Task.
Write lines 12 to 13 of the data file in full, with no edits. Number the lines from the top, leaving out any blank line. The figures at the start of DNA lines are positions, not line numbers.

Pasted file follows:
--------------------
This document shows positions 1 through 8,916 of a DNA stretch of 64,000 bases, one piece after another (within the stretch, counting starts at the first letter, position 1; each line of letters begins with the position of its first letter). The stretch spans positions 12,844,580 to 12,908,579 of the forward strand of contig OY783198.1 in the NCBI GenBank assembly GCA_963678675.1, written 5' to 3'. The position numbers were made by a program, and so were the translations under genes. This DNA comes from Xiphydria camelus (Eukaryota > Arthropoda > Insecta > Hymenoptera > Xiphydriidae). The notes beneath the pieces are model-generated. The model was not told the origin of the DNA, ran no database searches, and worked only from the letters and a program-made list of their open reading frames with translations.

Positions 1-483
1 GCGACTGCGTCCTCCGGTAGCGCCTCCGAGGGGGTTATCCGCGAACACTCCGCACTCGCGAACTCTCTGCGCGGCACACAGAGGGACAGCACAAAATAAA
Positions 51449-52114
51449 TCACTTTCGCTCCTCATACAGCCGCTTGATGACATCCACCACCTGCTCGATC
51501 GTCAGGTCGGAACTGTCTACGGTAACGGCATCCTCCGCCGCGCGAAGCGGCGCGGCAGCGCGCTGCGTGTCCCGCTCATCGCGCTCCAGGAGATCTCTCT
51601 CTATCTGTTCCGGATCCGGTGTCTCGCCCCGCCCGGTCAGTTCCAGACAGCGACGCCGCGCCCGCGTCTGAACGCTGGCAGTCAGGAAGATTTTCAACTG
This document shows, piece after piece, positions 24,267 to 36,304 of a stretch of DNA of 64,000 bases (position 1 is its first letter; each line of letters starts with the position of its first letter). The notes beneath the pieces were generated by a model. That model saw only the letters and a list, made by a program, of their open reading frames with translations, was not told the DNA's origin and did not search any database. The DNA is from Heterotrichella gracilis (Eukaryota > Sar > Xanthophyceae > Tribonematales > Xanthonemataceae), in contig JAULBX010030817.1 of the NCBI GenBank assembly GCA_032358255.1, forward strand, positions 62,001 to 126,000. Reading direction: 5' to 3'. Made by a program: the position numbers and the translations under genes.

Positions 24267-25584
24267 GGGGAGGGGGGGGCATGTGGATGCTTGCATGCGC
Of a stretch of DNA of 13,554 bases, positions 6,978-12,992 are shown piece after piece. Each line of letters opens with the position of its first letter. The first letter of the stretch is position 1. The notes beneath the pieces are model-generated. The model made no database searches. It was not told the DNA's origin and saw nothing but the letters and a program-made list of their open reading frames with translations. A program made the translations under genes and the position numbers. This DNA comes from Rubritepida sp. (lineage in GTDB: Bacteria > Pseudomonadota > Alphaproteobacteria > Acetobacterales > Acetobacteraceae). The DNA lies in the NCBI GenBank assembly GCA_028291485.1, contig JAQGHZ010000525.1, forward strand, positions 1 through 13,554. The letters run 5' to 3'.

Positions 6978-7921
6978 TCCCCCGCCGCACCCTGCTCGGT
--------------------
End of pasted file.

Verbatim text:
Positions 6978-7921
6978 TCCCCCGCCGCACCCTGCTCGGT